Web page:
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Righting a wrong

21/07/2007 NST By Salleh Buang

Once again, that awful Federal Court decision of 2001, in the Boonsom Boonyanit vs Adorna Properties case, has cast its dark shadow on the legal landscape. The New Straits Times front-paged it last Saturday under the headline, "Land Deal: Court of Appeal declares Federal Court Ruling Wrong".

This is not the first time that the Court of Appeal has declared a decision of the highest court in the land as "wrong".

While this, in itself, has also become a worrying trend, I expect the debate on whether the principle of which stare decisis (in Latin means "to stand by that which has already been decided"), still can be used to rage on for some time more.

In the aftermath of the Boonsom decision from the then Land Ministry (which strangely has the word "land" distinctively missing from its new name, National Resources and Environment), there were indications that the law would be revamped soon. However, this never came to be.

And so the shroud of uncertainty in the law continues. To the common folk, this state of affairs is very unsettling. As more cases of fraudulent land transactions make headlines, the more the feeling of hopelessness among property owners.

Did you ever hear the story of the woman who went to the Land Office to pay her quit rent and was told that she didn't have to pay it anymore? When she asked why, she was told, "Why should you, since you have already sold your land...?"

There is no need to recap the Boonsom story, but to put it briefly, it was a tussle between the registered owner of a property in this country (who is completely blameless of any wrong-doing) and another person who claimed to be the bona fide purchaser. The Federal Court in its decision favoured the latter.

The Boonsom decision made the innocent, registered proprietor of the land a victim of somebody else's criminal and fraudulent actions.

If we maintain that the "bona fide purchaser" is also blameless and should be protected (over and beyond the registered proprietor, who had to bear the loss), then the National Land Code has failed the people.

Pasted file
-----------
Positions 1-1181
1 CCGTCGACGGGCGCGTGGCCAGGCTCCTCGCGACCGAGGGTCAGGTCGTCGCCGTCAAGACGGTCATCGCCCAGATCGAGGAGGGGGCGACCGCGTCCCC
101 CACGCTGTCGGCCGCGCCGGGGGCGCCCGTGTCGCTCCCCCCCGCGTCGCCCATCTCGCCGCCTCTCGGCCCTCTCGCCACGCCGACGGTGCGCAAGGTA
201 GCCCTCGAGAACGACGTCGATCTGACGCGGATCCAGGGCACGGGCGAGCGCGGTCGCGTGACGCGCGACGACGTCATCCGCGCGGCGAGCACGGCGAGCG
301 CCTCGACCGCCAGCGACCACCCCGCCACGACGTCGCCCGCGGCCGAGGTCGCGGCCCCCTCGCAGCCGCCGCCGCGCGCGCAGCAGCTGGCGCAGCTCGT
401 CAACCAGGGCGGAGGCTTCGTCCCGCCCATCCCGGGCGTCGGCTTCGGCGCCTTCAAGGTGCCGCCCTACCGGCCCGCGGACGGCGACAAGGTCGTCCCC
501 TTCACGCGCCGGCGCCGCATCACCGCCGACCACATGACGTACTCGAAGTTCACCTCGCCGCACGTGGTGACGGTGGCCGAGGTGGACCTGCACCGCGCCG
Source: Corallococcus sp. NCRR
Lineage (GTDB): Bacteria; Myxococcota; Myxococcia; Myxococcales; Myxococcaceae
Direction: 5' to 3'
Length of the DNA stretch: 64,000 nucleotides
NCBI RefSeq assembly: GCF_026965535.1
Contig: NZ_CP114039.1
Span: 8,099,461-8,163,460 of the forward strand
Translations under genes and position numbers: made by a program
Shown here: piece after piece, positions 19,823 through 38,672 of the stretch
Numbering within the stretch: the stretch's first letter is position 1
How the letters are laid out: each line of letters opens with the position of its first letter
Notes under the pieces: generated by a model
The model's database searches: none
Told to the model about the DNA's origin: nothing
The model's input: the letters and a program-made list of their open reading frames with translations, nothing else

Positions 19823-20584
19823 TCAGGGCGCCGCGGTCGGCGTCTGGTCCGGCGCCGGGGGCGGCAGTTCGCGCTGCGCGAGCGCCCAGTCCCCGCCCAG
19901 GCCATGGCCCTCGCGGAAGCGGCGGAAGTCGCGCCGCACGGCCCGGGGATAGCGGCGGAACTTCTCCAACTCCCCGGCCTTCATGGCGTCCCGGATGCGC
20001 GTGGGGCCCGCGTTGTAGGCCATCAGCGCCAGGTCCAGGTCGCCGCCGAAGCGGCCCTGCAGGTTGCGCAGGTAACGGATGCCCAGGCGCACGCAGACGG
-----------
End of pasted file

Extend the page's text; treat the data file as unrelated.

One of the cardinal principles of the Torrens System is "security of tenure".

However, in the Boonsom case, the registered owner got no such security. During the days I taught law, I used to tell my students that when we borrowed the Torrens System from Australia at the close of the 19th century, we failed to do a complete job.

There have been several past attempts to get the Federal Court to review the Boonsom decision. Boonsom's own son mounted one attempt but failed. The Federal Court said that while some injustice has been caused, no "grave injustice" had occurred. Upon reading this, I couldn't help but wonder if injustice comes in different shades.

I congratulate Justice Datuk Gopal Sri Ram for coming out strongly, declaring that the Federal Court was wrong. Not many judges will say that openly in a court of law, though they may say so in quiet conversations with colleagues.

I agree with the judge's finding that in the Boonsom case, Adorna Properties (the purchaser) "was not a subsequent purchaser. It took its title from a forger".

I also agree with him when he said that the 2001 Federal Court decision had "wreaked havoc in the law of real property" in this country.

We have two options if we want to correct and resolve this "havoc" in the law. The first is to continue to place our hopes on a future panel of the Federal Court to put things right. However, the problem with these, we cannot say with any degree of confidence when it can happen. I call this option "Having faith in our judiciary".

The second way is to galvanise our legislators to pass a minor amendment to Section 340 of the National Land Code.

Actually, it does not take a genius to draft the amendment (all that's needed is the insertion of a couple of illustrations) as was done when the Penal Code and the Evidence Act were passed by Parliament.

In case this has been forgotten, legislations can refer to Section 300 of the Penal Code, which deals with "murder". Here, there are more than two pages of illustrations.

In the illustration to Section 340 of the National Land Code, the legal draughtsmen can, for example, insert:

1. A is the registered owner of a piece of land. B, a conman, forges A's signature on a memorandum of transfer, resulting in the land being transferred to C. C then sells and transfers the land to D, a bona fide purchaser, for value. D acquires an indefeasible title.

2. A is the registered owner of a piece of land. B, a conman, forges A's signature on a memorandum of transfer, resulting in the land being transferred to X. X is not a bona fide purchaser for the purpose of Section 340(3). X does not acquire an indefeasible title.

My fervent hope is that the Attorney General's Chambers and the relevant ministry in charge of the National Land Code can look into this with some degree of urgency. Any further delay in resolving the "havoc" in the law may have an unhealthy effect on how foreign investors view our country's potentials.

Salleh Buang is senior advisor of a company specialising in competitive intelligence. He is also active in training and public speaking and can be reached at


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